Keep us posted on what you decide and how you are doing.


Donna G

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Hi Karen,

I had a upper right lobectomy in January 2009,the tumour in my upper right lung was actually in the airway leading to it.My oncologist arranged me to have was is called neo adjuvant chemo,which  was administered to me prior to my surgery in a  attempt to reduce the tumours size,this actually worked a treat,my surgery was successful,I live a very active and healthy life.My chemo was a cocktail of cisplatin and vinorelbine,which I sailed through without any side effects,although I did suffer one bout of constipation,which I could have avoided if I had paid more attention to drinking plenty of fluids during the chemo administration.Best Wishes.

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Hi Karen!


I've completed two rounds of the same chemo that's being recommended for you. 


I was diagnosed with IIIA NSCLC on February 15 of this year. I'm scheduled for a RML lobectomy on May 23, and I'll probably do some more chemo after surgery. 


There are side effects, and the severity varies from person to person. Fortunately, they have great medicine to mitigate the side effects. They want us to successfully complete the treatment, because not completing the treatment is no bueno for kicking cancer's butt.


Here are some side effects I experienced, as well as what doctors did to help me. Your mileage may vary. 

  • Nausea - I disliked this one the most. Fortunately, they loaded me up with lots of anti-nausea meds, gave me IV hydration appointments in-between appointments, which included IV anti-nausea and anti-stress meds, and were willing to experiment with new meds if what I used wasn't strong enough.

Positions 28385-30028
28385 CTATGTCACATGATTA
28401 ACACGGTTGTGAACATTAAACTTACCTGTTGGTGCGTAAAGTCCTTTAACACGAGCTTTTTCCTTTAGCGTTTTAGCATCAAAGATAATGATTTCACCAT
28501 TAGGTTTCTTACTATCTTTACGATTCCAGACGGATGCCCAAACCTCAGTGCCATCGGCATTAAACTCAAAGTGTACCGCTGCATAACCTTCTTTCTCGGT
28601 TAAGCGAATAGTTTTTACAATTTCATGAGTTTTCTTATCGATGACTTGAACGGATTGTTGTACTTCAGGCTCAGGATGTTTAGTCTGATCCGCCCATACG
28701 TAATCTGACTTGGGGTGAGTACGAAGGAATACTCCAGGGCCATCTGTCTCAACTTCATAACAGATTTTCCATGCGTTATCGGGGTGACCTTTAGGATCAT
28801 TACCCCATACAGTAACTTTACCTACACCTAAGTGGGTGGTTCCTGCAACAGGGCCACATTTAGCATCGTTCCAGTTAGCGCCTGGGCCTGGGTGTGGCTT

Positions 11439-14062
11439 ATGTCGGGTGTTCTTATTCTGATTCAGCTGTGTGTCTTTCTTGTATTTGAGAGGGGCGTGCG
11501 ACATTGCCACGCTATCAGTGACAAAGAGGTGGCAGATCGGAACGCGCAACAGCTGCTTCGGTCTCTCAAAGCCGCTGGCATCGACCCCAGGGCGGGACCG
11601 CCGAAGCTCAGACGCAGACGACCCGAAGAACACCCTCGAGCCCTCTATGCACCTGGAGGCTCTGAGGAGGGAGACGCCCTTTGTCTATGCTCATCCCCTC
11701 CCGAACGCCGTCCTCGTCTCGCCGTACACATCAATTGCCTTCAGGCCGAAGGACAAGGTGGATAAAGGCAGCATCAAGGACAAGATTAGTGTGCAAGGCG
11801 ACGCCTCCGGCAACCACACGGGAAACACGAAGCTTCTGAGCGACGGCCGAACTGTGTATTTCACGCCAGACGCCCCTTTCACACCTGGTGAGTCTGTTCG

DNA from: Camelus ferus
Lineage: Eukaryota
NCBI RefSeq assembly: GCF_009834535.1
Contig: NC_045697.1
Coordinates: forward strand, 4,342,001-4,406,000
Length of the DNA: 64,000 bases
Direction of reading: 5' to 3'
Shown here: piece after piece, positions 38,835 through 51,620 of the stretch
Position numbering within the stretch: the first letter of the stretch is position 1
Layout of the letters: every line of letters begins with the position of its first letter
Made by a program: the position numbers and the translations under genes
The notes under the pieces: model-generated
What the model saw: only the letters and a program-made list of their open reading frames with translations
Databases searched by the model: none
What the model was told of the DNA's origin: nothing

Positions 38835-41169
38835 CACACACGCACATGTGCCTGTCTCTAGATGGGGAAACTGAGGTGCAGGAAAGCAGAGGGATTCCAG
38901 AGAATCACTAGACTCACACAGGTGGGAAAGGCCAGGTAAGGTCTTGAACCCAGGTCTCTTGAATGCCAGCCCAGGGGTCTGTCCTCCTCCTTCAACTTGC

• Smells and Taste - I became hypersensitive to smells, and things began to taste funny. Some people prefer hot food during chemo, I preferred cold, because it had less scent. 
  • Weight Loss - No doubt related to the above two side effects, I lost weight quickly, because I didn't feel well, and things tasted and smelt terrible to me. The doctors don't like this at all. They gave me doses of steroid, additional anti-nausea meds and hydration, and marinol to stimulate my appetite.
  • Fatigue - This varies from day to day, and may vary at time of day. Naps are essential, but so are walks, even if they are baby strolls through the backyard. 
  • Hair Loss - I haven't lost all of my hair yet. It's gotten noticeably thinner. I suspect it will get much thinner after the next rounds. The severity of hair loss varies from person to person. 

I was very nervous as well. I'm nervous about the upcoming surgery too! Do you have a support system at home? Friends and family who can be there while you receive chemo? I have found that to be very helpful. Are you scheduled to actually receive the chemo on Monday, or are they still setting you up? If you are receiving it, have they installed a port, and given you an "education class", etc? 


Although the above side effects look unpleasant, I agree with Tom. It's worth pushing through. You've been through the tough part. They really do have great ways of dealing with the unpleasant side effects, because THEY WANT YOU TO SUCCEED. :-)


Oh, and stay hydrated! It's really important. :)